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Athletes Need Not Let Age Dog Them

  • 10/17/2011 1:40:00 PM
  • View Count 1755
Travis Irby, M.A, M.EdThe concept of dog years lets us quantify how man’s best friend ages. The popular myth is that a dog ages every seven years for one human year. While that is not necessarily the most scientific explanation for the canine aging process, the idea of aging many years in one is something that many people can relate to. As people get older, they tend to feel older, and the feeling of aging seems to increase exponentially with time. These changes can even be ...
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Caffeine: Friend or Foe?

Caffeine: Friend or Foe?

  • 10/17/2011 1:30:00 PM
  • View Count 2320
Steve Bui, M.S.Oh, glorious caffeine, one of man’s best friends! For typical college students and other active individuals, it is a commonly required form of nourishment for any function before 10:00 AM. While we all know the basic immediate effects of caffeine (decreased fatigue, increased energy, and decreased appetite), it might be interesting to look at how that cup of coffee might affect other parts of your day. One area you may not have considered is how it will affect the daily work...
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Like a Fine Wine: Do athletes get better with age?

Like a Fine Wine: Do athletes get better with age?

  • 10/17/2011 1:04:00 PM
  • View Count 3035
David Ferguson, Ph.D, RCEP   We have all heard the late night talk show hosts joke about an athlete’s inability to retire. In fact, there seems to be a consensus that once an athlete reaches a certain age, he should retire from the sport. One such example comes to mind; when I was sitting in an airport restaurant which had a football game on the television, the gentleman sitting next to me made the comment, “Brett Favre has been playing as long as I have been alive, he shou...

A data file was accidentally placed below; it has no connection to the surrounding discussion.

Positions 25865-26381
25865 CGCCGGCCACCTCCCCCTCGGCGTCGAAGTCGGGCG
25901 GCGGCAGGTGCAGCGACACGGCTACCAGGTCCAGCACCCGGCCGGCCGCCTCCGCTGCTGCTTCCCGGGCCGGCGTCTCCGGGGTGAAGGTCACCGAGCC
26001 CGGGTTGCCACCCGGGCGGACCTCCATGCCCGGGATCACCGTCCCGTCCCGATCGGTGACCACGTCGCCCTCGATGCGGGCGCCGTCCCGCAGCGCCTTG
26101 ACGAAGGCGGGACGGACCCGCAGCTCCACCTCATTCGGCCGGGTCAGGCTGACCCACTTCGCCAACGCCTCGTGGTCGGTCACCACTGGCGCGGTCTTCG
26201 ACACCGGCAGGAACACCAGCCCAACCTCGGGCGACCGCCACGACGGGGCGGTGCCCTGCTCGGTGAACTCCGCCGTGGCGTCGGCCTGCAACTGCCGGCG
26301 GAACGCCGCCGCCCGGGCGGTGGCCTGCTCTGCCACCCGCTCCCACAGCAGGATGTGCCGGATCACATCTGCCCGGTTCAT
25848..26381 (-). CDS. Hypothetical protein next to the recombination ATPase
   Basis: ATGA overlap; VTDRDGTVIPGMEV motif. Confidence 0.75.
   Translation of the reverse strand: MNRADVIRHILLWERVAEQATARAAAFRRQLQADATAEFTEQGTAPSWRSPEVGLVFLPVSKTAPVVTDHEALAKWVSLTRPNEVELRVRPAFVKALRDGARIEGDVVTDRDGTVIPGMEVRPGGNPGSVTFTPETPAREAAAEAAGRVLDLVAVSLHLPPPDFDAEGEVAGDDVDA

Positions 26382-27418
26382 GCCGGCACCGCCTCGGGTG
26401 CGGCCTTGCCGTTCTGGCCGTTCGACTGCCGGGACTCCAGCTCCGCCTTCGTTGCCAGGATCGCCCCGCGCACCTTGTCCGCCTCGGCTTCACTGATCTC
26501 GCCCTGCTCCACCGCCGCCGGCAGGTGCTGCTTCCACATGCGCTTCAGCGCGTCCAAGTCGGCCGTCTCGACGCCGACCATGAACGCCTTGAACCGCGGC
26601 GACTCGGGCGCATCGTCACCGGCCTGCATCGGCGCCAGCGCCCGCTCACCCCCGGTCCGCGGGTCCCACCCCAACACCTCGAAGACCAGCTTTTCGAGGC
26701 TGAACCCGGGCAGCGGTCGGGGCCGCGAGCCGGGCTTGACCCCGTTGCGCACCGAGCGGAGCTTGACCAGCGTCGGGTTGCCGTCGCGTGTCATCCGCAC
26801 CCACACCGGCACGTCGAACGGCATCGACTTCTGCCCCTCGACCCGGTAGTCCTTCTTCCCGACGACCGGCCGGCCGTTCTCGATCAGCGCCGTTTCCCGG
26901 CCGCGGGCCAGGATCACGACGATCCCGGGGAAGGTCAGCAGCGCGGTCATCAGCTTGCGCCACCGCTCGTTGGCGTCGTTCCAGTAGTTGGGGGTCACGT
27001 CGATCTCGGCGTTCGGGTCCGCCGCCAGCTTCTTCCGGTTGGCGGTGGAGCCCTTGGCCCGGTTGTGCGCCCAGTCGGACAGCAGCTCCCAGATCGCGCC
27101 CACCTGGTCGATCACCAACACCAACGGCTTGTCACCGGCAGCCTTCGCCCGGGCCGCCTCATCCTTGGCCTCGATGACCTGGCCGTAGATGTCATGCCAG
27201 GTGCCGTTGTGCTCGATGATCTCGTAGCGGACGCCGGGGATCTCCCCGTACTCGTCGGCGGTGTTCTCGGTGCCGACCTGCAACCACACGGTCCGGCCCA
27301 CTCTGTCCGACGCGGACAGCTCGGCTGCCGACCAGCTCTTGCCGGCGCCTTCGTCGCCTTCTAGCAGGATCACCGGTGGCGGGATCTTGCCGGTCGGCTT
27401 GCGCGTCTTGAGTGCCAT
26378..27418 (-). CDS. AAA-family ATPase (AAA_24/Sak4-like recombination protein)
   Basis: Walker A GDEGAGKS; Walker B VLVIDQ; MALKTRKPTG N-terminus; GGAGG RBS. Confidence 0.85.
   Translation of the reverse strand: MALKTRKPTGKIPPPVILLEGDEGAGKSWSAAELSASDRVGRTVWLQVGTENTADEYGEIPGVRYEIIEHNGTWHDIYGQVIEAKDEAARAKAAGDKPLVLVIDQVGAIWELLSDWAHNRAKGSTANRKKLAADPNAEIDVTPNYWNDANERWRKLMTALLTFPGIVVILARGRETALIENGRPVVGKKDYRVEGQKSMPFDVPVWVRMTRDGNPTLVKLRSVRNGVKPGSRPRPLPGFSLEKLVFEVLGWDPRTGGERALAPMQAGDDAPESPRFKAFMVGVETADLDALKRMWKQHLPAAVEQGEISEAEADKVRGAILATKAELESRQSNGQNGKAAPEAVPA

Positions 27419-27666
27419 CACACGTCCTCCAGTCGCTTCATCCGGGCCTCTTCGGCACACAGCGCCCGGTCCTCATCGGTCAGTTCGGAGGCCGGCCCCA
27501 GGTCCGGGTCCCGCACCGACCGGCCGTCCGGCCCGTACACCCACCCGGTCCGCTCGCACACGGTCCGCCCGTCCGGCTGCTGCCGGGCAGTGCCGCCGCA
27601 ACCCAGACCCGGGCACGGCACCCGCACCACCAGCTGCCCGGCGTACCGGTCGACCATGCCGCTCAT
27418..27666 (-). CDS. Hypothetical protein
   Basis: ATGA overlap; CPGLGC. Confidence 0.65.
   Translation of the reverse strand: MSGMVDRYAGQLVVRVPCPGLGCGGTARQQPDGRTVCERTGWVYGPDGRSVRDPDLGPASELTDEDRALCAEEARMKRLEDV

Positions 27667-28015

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Eating Disorders in Athletes

Eating Disorders in Athletes

  • 10/17/2011 12:45:00 PM
  • View Count 3494
Faith A. Lightfoot, BSE What do gymnasts Kathy Johnson, Nadia Comaneci and Cathy Rigby have in common? Over the past years they have all come forward and admitted to fighting an eating disorder. Cathy Rigby, a 1972 Olympian, battled anorexia and bulimia for 12 years. She went into cardiac arrest on two occasions as a result of it. Whether the eating disorder is anorexia, reduced food intake or bulimia, excessive eating and purging, this disorder is not going away in the sports field. In 197...
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To drink (your energy), or not to drink. . . that is the question.

To drink (your energy), or not to drink. . . that is the question.

  • 10/17/2011 1:15:00 AM
  • View Count 2012
Faith A. Lightfoot, BSEWith the introduction of Redbull to the United States in 1997, many athletes started consuming these drinks for additional energy and a reduction of fatigue. However, as word spread about the effects, the general public joined this drink craze. With “31% of energy drink consumers between 12-17 years old, and 34% ranging from 18-24 years” (1), there now seems to be concern regarding the safety of these drinks by athletes and non-athletes alike. What’s...
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Make Time for Nutrients

Make Time for Nutrients

  • 1/17/2011 12:16:00 AM
  • View Count 2192
Andrew Jagim, Ph.D, CSCSIt has long been accepted that exercise, specifically resistance training, is the primary way to increase muscle mass. However, an often-overlooked component of this process is the importance of nutrition and even more importantly, the timing of nutrients. Without the proper combination of nutrients, timing and exercise, one may not reach full potential. Before a workout, it is important to eat a well-balanced meal and consume plenty of fluids in order for energy stores t...
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Please Spit in this Tube and I Will Tell you How Stressed Out You Are.

Please Spit in this Tube and I Will Tell you How Stressed Out You Are.

  • 1/17/2011 12:14:00 AM
  • View Count 2732
David Ferguson, Ph.D, RCEPIn the competitive sport world, athletes are required to train year-round in order to maintain a state of physical conditioning that will optimize performance during game day. With certain sports having longer seasons than others, this idea of year-round training can lead to the athlete becoming “overtrained”. Overtraining is described as a decrease in lean muscle mass, an increase in body fat, an increased state of fatigue, a decreased performance capa...
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